Aside from being hard to spell sometimes, the circuit breaker design pattern is most helpful for protecting your application code from everybody else. Not only does it protect your application, it also prevents directing more traffic to a service, that is already having trouble responding, with more requests.
For starters, I have created an example project that utilizes and tries to demonstrate the circuit breaker pattern that is implemented by Hystrix. The repository can be found here:
Let’s start of with an example. Imagine that we are tasked with consuming service Zeta, a third party webservice, because their API satisfies part of our projects requirements. However, Zeta does not have an outstanding track record in terms of performance.
There will be days when it only takes the Zeta around 100ms to respond, which is okay. However, it also has the habit to randomly increase the latency to past half a second, a minute, even to socket timeout! It also seems that there is always some brief window of time that all of the requests sent to Zeta fail fast. Almost like it just throws its hands up and refuses to do any work!
This is a big issue for our project. Whenever we want to demonstrate any functionality we developed at the end of our development iteration, we have to cross our fingers and hope Zeta works. Our application will be the face of all Zeta’s issues, even though it is not our fault, we will still get the repercussions. So what are we to do?
We need a way to wrap all of the service calls to Zeta in a protective bubble. This bubble will need to fail the request if Zeta takes longer than average to respond, so our application does not take forever to respond. It would also be nice when the call fails, that we could fall back to some canned response that is sufficient to no response at all. That way we can still display something even when Zeta does not feel like doing it’s job.
We also probably want to not pound Zeta into the ground with constant incoming requests during its fail fast period. It should be able to recover faster if we are not constantly filling up its queues with requests its just going to reject.
The same applies when it takes forever to respond. It makes no sense loading up the service with more work than it can handle. What we are looking for is a “hands off” period for the struggling Zeta. Also, having a finger to point at the trouble maker would be nice as well.
This is what I see as Hystrix’s main use cases. The following bullet points are taken from the Hystrix wiki, explaining its design in their words:
- Give protection from and control over latency and failure from dependencies accessed (typically over the network) via third-party client libraries.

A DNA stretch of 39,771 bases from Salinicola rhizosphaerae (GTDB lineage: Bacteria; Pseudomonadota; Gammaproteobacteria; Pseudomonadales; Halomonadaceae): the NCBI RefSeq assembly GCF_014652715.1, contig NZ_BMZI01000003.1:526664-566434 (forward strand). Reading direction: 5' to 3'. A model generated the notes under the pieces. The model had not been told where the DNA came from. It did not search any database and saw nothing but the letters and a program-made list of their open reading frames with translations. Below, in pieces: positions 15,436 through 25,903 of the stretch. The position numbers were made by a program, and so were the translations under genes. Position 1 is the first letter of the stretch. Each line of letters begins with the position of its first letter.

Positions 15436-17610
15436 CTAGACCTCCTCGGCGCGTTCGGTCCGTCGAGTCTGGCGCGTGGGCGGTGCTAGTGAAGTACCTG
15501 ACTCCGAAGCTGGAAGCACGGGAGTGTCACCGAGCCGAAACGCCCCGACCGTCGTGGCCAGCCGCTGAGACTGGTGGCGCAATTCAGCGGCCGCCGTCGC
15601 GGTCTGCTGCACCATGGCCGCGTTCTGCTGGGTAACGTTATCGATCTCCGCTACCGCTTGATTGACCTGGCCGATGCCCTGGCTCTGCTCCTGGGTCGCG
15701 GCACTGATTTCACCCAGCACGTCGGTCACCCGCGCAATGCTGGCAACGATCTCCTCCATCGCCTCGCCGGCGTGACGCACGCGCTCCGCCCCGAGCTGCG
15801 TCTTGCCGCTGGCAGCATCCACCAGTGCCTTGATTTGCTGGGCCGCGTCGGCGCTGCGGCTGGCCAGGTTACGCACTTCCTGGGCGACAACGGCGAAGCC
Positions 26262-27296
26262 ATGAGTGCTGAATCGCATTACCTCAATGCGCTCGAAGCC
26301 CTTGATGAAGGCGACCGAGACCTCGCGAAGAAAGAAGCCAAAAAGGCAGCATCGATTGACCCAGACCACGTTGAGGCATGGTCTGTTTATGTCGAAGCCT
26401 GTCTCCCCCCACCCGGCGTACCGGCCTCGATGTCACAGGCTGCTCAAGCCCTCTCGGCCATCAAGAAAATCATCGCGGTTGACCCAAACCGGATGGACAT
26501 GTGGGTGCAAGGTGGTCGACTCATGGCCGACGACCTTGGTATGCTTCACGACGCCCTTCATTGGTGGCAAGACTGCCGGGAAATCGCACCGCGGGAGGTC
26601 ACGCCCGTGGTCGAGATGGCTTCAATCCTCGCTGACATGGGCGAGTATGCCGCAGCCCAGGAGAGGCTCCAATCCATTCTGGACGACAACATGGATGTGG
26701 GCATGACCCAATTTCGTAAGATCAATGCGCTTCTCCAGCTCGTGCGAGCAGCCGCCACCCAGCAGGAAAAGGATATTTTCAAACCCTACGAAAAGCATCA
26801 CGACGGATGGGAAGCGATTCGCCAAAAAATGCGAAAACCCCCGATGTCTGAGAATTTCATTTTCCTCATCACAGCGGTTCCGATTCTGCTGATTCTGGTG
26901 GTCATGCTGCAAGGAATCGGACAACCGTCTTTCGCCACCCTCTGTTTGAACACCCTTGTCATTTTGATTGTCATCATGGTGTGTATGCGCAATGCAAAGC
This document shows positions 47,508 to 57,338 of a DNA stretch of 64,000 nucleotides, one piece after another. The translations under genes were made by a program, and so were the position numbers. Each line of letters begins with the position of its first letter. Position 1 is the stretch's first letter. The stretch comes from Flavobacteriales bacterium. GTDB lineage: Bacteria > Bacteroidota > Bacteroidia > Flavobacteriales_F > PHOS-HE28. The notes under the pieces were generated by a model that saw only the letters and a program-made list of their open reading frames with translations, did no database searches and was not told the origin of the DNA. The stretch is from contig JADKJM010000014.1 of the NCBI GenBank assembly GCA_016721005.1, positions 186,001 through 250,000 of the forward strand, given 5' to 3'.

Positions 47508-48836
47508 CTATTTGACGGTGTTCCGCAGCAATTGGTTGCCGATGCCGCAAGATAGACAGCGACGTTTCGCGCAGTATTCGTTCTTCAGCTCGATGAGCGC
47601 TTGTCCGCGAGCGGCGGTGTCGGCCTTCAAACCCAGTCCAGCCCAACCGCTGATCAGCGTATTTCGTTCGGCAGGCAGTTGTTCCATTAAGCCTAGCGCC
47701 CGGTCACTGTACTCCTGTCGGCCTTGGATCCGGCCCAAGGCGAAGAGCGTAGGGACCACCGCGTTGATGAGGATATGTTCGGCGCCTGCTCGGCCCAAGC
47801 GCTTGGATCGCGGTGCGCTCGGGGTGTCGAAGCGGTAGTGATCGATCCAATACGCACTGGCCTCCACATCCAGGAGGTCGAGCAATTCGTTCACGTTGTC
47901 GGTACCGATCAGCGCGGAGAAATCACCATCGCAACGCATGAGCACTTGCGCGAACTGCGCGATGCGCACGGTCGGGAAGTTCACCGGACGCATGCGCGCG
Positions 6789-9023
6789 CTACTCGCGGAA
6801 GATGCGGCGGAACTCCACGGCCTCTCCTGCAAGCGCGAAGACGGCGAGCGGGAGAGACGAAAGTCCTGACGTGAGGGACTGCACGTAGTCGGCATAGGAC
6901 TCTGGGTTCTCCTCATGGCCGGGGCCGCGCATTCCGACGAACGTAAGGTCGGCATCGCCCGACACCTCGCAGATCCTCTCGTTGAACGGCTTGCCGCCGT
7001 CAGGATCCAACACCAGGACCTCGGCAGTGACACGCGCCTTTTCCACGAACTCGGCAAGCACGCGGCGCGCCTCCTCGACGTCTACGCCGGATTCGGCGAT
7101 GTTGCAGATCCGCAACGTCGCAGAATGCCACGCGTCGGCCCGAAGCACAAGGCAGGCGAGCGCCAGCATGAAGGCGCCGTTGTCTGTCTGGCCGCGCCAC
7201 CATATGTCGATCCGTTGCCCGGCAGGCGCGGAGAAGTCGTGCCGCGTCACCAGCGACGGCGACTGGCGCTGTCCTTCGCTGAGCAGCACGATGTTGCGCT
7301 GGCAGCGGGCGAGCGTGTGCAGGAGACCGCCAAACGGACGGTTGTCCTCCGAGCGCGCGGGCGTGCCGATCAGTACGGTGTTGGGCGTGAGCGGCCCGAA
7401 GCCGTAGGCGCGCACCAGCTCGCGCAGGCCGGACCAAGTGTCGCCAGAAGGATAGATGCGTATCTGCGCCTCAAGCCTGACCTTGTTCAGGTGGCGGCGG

- Stop cascading failures in a complex distributed system.
- Fail fast and rapidly recover.
- Fallback and gracefully degrade when possible.
- Enable near real-time monitoring, alerting, and operational control.
The rest of the post will run of the example project demonstrating some of Hystrix’s functionality.
So let us say that we have our Zeta client wrapping in a Hystrix command now. When the application starts, the circuit is in the closed state, our feign Zeta has been behaving well so far. However, without changing the number of synchronized requests to Zeta, just turning the power switch off.
This will result in the volume circle to go from jolly green to sickly yellow and then soon to be dead red. You will notice that before the circle goes to red, the circuit still remains closed, we have not met the triggering threshold. However, once the circuit opens, the monitor circle becomes a nice shade of red. The circuit is now open, and using the fall back method. Effectively protecting us and the currently dead feign Zeta.
Triggering the power switch back to the on position, you should notice something interesting. The requests still keep failing, what the heck? Do I not know how to write functioning code?
That last statement is up for debate, however, this is part of the circuit breaker design pattern. When the circuit breaker opens, it will eventually need to close, redirecting traffic back to newly functioning feign Zeta. So after a period of time remaining open, circuit will eventually slide into a “half open” state.
Meaning that the next call will be routed to feign Zeta, if the call is a success, then all traffic is re-routed back to the service, effectively closing the circuit again. However, if the request fails again, the circuit will go back into the open state. This being different than when a call fails while circuit is closed. When the circuit is closed, there has to be a certain threshold of failed requests before the circuit opens. This period between being fully open and half open will explain the gap of failed messages in the stream, even though feign Zeta is still working.
The Hystrix will exhibit almost the same behaviour when requests begin to reach the timeout threshold. Instead of the red failure request count going up in the Hystrix monitor, the yellow time-out request will begin to go up.
For more information about Hystrix, be sure to visit the github wiki. Also be sure to checkout this Software Engineering radio podcast for more information about the tools Netflix uses!